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Before the Washington Spirit season began in April, a reporter asked Rose Lavelle during the team’s media day how she juggles her time between U.S. national team duties and playing for the Spirit. The reporter wanted to know: Was there anything she gave up while maintaining a busy schedule? Did she watch less TV? Did she see her friends less? What other sacrifices did she have to make?
Sitting next to her coach, Richie Burke, and Spirit teammates, Andi Sullivan, Mallory Pugh, Chloe Logarzo, and Amy Harrison, Lavelle responded with a laugh.
“Honestly, I think it’s a fun life to live,” she said. “There’s a good balance of everything. I personally think I don’t really like to do much anyway. I want to lay in my bed. When I get the time to, it’s really fun and great. I can’t complain.”
“I like my life,” she later added to City Paper. “I don’t ever feel like too pulled in one direction or overloaded by soccer. When you’re doing it at this level, it’s because you love it. So I just try to find joy in everything that’s based around this career.”
Lavelle is likely living her best life now. The 24-year-old midfielder scored three times in the Women’s World Cup in France, including a dazzling left foot strike in the championship match against the Netherlands that provided the final goal in her team’s 2-0 victory. Lavelle received the Bronze Ball, given to the third best player in the World Cup, for her efforts.
Megan Rapinoe, with her meme-ready celebrations, bright pink-purple hair, and unabashed confidence was the undisputed leader of the team, but Lavelle found opportunities to steal the show. She started nearly every game, and provided one of the most electrifying moments of the World Cup when she dribbled the ball between the legs of an English defender—a slick, highlight reel move known as a “nutmeg.” The video of it posted by Fox Sports on Twitter has been viewed nearly half a million times.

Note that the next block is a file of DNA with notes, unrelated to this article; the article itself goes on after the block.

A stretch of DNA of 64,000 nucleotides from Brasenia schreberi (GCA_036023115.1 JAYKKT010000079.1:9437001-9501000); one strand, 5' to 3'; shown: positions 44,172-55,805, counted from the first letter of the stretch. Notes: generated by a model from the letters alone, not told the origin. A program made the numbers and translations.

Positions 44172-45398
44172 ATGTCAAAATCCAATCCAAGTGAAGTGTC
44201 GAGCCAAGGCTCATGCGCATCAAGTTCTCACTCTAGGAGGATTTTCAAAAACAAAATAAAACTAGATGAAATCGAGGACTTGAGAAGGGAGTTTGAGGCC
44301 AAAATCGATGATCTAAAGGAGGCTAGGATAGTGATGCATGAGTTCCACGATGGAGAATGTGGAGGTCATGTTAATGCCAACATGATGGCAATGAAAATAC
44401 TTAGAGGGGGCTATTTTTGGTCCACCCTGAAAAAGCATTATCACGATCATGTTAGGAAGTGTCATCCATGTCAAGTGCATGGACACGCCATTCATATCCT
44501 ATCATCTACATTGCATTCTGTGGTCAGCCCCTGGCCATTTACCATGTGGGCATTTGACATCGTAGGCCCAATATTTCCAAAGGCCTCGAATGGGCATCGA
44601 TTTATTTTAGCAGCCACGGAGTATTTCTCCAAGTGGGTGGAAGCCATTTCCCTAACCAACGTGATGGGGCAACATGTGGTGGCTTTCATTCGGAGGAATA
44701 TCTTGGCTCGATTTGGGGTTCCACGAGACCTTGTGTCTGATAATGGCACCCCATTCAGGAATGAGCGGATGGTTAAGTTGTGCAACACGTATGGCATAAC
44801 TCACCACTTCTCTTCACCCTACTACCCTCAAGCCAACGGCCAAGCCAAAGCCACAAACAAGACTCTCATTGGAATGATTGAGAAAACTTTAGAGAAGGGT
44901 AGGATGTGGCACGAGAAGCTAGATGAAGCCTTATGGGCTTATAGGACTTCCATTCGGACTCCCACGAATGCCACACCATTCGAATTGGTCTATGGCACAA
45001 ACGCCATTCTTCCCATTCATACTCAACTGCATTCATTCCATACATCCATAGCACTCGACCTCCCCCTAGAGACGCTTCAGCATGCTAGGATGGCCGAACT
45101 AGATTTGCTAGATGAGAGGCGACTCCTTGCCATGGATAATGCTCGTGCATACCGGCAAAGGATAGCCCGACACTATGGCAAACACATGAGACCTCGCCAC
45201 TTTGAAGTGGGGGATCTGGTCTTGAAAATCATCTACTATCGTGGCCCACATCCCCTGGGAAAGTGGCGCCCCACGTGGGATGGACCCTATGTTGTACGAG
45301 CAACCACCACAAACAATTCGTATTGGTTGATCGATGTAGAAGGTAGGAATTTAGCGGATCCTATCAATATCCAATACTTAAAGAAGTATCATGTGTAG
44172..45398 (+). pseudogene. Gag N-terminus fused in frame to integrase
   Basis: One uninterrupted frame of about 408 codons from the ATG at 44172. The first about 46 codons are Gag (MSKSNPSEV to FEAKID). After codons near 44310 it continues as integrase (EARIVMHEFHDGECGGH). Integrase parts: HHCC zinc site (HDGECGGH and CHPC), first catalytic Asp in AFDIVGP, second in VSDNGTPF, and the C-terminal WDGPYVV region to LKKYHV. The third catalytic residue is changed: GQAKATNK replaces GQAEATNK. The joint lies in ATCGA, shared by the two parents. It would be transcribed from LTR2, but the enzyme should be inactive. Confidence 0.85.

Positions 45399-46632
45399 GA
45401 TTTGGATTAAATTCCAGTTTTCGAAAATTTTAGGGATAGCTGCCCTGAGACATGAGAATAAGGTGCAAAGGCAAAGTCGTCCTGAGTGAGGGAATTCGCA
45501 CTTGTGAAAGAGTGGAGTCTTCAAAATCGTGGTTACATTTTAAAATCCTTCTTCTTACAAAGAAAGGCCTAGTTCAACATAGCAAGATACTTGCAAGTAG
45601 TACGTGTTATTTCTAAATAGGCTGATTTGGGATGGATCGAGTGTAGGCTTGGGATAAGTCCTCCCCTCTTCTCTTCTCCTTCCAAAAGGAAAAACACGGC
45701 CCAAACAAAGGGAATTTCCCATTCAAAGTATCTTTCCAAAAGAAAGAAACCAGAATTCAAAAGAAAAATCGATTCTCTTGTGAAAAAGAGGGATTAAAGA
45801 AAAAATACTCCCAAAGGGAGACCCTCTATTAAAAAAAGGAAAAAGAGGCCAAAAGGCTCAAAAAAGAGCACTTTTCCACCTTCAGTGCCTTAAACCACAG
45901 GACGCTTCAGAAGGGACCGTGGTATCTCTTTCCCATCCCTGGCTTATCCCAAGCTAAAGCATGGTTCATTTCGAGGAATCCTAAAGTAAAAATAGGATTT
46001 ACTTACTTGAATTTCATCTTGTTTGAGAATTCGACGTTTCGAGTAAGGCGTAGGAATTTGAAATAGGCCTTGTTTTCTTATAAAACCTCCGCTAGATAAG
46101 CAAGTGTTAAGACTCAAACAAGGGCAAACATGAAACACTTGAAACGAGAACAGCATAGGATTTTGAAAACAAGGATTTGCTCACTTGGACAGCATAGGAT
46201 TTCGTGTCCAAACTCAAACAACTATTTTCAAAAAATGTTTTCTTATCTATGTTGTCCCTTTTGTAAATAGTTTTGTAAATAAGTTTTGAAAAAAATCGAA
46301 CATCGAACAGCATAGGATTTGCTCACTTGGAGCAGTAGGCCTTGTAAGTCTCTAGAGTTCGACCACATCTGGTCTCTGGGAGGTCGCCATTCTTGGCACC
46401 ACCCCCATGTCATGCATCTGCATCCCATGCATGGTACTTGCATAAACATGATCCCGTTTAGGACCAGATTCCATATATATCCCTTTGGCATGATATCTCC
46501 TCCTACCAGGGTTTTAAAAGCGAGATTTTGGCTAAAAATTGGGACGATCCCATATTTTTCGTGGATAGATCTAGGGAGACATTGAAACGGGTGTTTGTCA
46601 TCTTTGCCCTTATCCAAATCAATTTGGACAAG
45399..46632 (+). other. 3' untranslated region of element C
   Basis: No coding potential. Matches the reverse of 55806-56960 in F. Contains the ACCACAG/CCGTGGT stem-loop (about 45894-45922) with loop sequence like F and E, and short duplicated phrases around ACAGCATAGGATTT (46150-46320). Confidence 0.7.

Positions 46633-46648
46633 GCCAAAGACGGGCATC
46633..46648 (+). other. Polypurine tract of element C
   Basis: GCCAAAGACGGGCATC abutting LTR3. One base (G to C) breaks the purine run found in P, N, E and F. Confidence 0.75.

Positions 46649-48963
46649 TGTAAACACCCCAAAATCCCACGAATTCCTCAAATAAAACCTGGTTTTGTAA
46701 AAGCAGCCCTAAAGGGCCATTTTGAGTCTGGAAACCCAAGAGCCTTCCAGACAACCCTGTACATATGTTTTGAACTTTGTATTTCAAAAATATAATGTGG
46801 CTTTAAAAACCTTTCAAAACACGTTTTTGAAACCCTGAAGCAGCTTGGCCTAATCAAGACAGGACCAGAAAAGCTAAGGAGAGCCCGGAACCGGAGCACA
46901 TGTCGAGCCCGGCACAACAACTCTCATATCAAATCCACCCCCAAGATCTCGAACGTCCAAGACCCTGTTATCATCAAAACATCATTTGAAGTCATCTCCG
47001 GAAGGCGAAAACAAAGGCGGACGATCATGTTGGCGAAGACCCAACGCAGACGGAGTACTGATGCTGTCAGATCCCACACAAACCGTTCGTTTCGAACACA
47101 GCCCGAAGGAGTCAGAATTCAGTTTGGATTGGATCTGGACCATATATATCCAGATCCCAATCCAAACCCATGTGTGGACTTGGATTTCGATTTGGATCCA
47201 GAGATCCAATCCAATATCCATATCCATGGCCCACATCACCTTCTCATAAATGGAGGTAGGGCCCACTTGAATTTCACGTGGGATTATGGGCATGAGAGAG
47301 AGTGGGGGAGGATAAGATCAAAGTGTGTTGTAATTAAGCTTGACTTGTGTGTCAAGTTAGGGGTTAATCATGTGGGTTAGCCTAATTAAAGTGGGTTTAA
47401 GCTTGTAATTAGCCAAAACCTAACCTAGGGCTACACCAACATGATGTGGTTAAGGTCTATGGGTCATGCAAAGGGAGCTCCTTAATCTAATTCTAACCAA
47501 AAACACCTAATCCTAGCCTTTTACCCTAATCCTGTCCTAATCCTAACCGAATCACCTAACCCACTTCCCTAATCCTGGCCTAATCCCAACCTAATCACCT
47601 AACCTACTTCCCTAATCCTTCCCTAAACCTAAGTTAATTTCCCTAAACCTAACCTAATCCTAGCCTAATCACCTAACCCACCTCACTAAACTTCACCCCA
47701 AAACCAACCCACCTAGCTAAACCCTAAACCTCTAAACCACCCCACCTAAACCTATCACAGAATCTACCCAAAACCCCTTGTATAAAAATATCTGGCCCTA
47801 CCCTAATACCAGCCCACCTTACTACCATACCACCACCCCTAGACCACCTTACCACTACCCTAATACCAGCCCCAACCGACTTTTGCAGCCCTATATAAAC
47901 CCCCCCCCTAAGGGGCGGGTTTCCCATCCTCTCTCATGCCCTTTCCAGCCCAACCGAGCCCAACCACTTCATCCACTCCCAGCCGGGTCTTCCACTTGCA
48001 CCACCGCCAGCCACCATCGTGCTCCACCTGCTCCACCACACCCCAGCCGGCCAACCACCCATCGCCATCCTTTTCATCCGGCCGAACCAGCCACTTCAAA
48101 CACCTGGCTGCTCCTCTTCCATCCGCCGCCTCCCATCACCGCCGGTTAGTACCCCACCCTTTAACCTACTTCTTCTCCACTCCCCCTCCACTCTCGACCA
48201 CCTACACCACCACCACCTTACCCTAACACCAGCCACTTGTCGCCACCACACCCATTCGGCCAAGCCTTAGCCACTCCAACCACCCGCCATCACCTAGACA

Publications from across the world have focused on Lavelle’s exploits.
Former national team player Heather Mitts tells the Cincinnati Enquirerthat Lavelle is “a rock star now.”
“She’s so creative,” says Emily Olsen, who covers D.C. United and the Spirit for ProSoccerUSA. “If you watch her play, you kinda can see she sees what’s about to happen before it happens. She can make a move and drive the play wide to create space or crash in when she needs to. She has creativity and just this vision that a lot of players don’t have.”
And Lavelle isn’t even the most hyped soccer star in her own apartment. She is roommates with Spirit teammates Pugh and Sullivan in Rockville. Pugh, 21, has received the bulk of the national media attention since she turned pro after high school in Colorado. The two are best friends and both recently told City Paper that they shed a few tears watching each other play at the World Cup.
“Mal is one of my best friends so it’s been fun to be able to experience this with her,” Lavelle said. “It’s been awesome to be able to continue to build our relationship when we’re away from this environment on and off the field, so we’re both excited to be able to have this opportunity.”
That Lavelle is now becoming a household soccer name is not surprising to those who have followed the sport. Olsen predicts that Lavelle’s profile will grow similarly to how Alex Morgan‘s did after the 2011 World Cup.
“The whole interesting thing about the World Cup, whether it’s men’s or women’s, is that it’s a chance for people who don’t follow soccer to get excited about it,” says Olsen. “For those people, Rose Lavelle’s performance is surprising. For people covering the sport the past two years, it’s been pretty much expected in the soccer bubble, because she’s been performing so well at the senior level. But … this has been a coming out party for the rest of the world.”
Four years ago, Lavelle watched the World Cup on TV while eating pizza, according to the Post‘s Steven Goff. She told Goff that she didn’t feel she was “good enough” to be on the U.S. roster. And with so many personalities in the U.S. system, the spotlight has seldom been on Lavelle. When asked in April if she saw herself as one of the faces of the rebuilding Spirit team, Lavellewaved off the suggestion.
“No, I don’t think I ever view myself as that, because there are so many other players and staff members who put so much work into it,” she told City Paper.
Lavelle’s duties with the U.S. team and a nagging hamstring injury has limited her appearance for the Spirit to just one match this season. But all eyes will be on her when she returns for the team’s next home game against the Houston Dash at the Maryland SoccerPlex on July 20.
“If she can stay healthy, I think it’s an absolutely perfect storm for her to shine,” Olsen says.